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$1,600 Bandsaw Budget - How would you spend it?

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Forum topic by jimintx posted 01-15-2017 10:37 PM 3283 views 0 times favorited 40 replies Add to Favorites Watch
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jimintx

509 posts in 1418 days


01-15-2017 10:37 PM

As my Dad would have phrased it, “I got some cash burning a hole in my pocket”. I want to upgrade my ~30 year old, 12” Craftsman bandsaw. The intended uses for the saw will be re-sawing as well as cutting curves.

My budget has an upper level of $1,600 for the saw with fence. I know there will be added costs for tax, blades, and possible shipping. (I realize I may avoid shipping by buying local, and in this big city I can do that for several brands.)

Yes, I have done some research and looked at some saws but would really like to see the LJ responses here.

Thanks!
Jim
.

-- Jim, Houston, TX


40 replies so far

View AHuxley's profile

AHuxley

652 posts in 3155 days


#1 posted 01-15-2017 10:50 PM

In the price range you really have 3 major hitters. Laguna, Rikon and Grizzly. The Laguna saws would be their 14” steel spined range 14/12 and BX saws, in Rikon you have their 18” 10-342 saw and their 14” “professional” 10-353 saw and with Grizzly you have the G0513 series 17” saws and the bottom of the G0513 19” saws along with their new G0817 14” saw. I like all the saws for different reasons and knowing exactly how they will be used and if space is an issue helps refine it, but for a general all rounder I like the newly revised Rikon 10-342, their saws had pretty poor guides but were updated last year to much better ones, better than Grizzly but not as good as Laguna. Rikon also has a 5 year warranty compared to 1 year from Grizzly and Laguna.

The best prices on the Laguna are when Rockler or Woodcraft has them on sale, which they may still be and when not on sale Equipment Sales and Surplus in Washington since they don’t charge any shipping. Grizzly is the only source for Grizzly so their price is the price. When the Rikon saws aren’t on sale at WC and Rockler, Circle Saw in Houston has the best prices.

I forgot to add I personally would send it on a used saw.

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mikeber

22 posts in 693 days


#2 posted 01-15-2017 11:09 PM

The most attractive Rikon is probably the 10-326. At $999 with 5 year warranty it seems a good deal. If you are close to highland woodworking – it’s just $899.

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DirtyMike

637 posts in 735 days


#3 posted 01-15-2017 11:09 PM

I forgot to add I personally would send it on a used saw.

Like a powermatic model 81….

- AHuxley

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AHuxley

652 posts in 3155 days


#4 posted 01-15-2017 11:25 PM


I forgot to add I personally would send it on a used saw.

Like a powermatic model 81….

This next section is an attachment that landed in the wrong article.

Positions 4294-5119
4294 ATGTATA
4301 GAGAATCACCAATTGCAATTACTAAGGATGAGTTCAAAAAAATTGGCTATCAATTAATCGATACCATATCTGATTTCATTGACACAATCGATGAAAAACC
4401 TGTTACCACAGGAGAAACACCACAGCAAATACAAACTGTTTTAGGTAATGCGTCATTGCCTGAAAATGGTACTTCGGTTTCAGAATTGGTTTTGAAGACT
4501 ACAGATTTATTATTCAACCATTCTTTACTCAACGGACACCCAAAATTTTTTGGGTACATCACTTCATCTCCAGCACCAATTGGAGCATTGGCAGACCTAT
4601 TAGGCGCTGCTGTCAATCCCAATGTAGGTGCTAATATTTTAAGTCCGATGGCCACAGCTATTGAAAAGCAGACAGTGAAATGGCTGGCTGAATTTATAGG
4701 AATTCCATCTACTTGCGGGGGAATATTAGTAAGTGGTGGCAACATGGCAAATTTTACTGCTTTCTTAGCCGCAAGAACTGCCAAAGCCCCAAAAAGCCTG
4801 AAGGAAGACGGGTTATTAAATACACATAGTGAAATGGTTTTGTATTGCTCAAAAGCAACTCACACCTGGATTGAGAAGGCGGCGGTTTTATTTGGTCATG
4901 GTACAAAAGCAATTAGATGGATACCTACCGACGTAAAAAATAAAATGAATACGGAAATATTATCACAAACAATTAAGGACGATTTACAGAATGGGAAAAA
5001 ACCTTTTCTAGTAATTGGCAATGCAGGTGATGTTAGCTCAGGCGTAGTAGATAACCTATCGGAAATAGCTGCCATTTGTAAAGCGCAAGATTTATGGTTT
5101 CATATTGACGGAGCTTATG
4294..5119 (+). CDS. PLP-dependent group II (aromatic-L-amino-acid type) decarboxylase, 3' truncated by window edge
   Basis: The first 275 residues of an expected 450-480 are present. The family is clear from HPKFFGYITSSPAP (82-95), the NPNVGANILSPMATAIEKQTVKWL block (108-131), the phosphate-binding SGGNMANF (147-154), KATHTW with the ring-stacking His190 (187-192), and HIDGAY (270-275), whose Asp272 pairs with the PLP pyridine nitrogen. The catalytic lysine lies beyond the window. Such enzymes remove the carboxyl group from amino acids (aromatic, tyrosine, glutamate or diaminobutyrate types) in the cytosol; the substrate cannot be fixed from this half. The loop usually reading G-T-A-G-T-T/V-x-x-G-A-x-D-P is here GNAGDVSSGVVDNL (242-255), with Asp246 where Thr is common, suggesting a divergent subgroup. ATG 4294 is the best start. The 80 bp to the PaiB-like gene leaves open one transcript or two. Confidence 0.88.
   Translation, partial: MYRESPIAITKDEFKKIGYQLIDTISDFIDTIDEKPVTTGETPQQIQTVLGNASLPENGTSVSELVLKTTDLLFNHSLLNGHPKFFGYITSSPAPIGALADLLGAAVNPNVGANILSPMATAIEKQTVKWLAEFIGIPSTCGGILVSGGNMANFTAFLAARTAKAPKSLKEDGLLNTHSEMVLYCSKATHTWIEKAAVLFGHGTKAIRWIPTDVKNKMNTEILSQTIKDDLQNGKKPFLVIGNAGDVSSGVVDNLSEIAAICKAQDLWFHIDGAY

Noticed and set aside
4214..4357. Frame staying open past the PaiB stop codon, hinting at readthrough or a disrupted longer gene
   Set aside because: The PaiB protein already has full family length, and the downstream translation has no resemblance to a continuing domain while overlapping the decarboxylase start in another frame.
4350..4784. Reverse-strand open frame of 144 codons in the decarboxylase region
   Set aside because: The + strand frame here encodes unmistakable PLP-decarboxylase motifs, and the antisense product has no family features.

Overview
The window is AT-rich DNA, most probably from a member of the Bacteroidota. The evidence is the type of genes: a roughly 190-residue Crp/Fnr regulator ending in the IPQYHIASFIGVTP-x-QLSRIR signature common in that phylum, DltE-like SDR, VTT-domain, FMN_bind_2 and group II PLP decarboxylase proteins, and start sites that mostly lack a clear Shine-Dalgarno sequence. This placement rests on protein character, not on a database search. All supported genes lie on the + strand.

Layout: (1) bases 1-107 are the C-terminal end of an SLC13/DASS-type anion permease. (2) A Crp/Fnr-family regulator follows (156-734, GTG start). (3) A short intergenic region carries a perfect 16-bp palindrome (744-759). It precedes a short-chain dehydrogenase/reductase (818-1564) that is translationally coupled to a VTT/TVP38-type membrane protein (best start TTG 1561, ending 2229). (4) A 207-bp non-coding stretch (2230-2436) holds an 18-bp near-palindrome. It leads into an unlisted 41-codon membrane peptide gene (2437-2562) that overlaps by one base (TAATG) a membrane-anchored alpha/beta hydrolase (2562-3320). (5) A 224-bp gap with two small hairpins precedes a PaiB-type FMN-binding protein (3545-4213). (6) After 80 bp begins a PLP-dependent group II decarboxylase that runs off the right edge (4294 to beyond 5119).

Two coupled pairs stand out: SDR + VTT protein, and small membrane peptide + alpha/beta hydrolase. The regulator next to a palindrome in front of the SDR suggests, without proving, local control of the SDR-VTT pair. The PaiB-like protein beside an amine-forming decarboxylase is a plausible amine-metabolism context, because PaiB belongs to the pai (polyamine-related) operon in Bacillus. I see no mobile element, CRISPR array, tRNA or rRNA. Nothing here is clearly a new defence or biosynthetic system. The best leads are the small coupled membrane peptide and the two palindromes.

- AHuxley

- DirtyMike

A PM81 is a great saw, though they aren’t as plentiful as a Delta 28-350 and tend to command a price premium when the Delta is close to as good a saw. They were designed to compete against each other and the Yates J120 for the light commercial and trade school market and were much cheaper than the equivalent cast iron saws of the time. The Deltas were bought more by school systems and the Powermatics more often for commercial or as secondary saws in light industrial use so it is more rare to find the PM81s in pristine condition.

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jimintx

509 posts in 1418 days


#5 posted 01-15-2017 11:26 PM

I need to see the Rikon 10-342 and 326. I have studied the 14BX in person, and like it. I have never seen a Grizzly anything, so it will take a leap of faith to order one, but I might do it. They deserve a fresh look.

Space is mostly not an issue. I am planning on something that sits in a 25”x 30” floor footprint, and I will have good working room around that. I have several 220v circuits in place if I elect to go that way. I tend to think I should go 220v.

I don’t know how to better describe the usage than general woodwork, machining lumber into smaller and thinner pieces, making boxes, furniture, and assorted wooden fixtures, some for boats. The bandsaw will join a saw array of good table saw, miter saw, and scroll saw, as well as a batch of hand tools and hand-held power tools.

I would be very happy to buy a great used bandsaw and put some of that money to other uses – but I do not think there is much of a market for used woodwork equipment in Houston, and especially not anything nice. it is also easy to burn 60 to 90 minutes driving to another part of Houston, and then come home with nothing. I have checked for used machines of numerous types here for many years and just not had any luck at all; none. For $1,000 to $1,500, I think I should be able to get all the new bandsaw I can use. I hope that’s right.
...

-- Jim, Houston, TX

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MrUnix

5975 posts in 2032 days


#6 posted 01-15-2017 11:34 PM

I forgot to add I personally would send it on a used saw.
- AHuxley

+1 ^^^^^^

Like a powermatic model 81….
-DirtyMike

I would rather have a nice vintage Tannewitz (any model!), which without question, were about the best bandsaws ever made. Short of that, and more realistically, I’ve been keeping my eye out for quite a while now for a nice Walker Turner to replace my Delta.

Cheers,
Brad

-- Brad in FL - In Dog I trust... everything else is questionable

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AHuxley

652 posts in 3155 days


#7 posted 01-15-2017 11:56 PM

I would rather have a nice vintage Tannewitz (any model!), which without question, were about the best bandsaws ever made.

I think you will find plenty of questions on that. Oliver, Fay and Egan, Greenlee and Yates all made better saws than Tannewitz which is more in line with Northfield quality.

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MrUnix

5975 posts in 2032 days


#8 posted 01-16-2017 12:15 AM

I think you will find plenty of questions on that. Oliver, Fay and Egan, Greenlee and Yates all made better saws than Tannewitz which is more in line with Northfield quality.
- AHuxley

Not according to the competition :)

Check out this publication from Rockwell/Delta/Crescent:
Dealer Information Package - Comparing Crescent to the Competition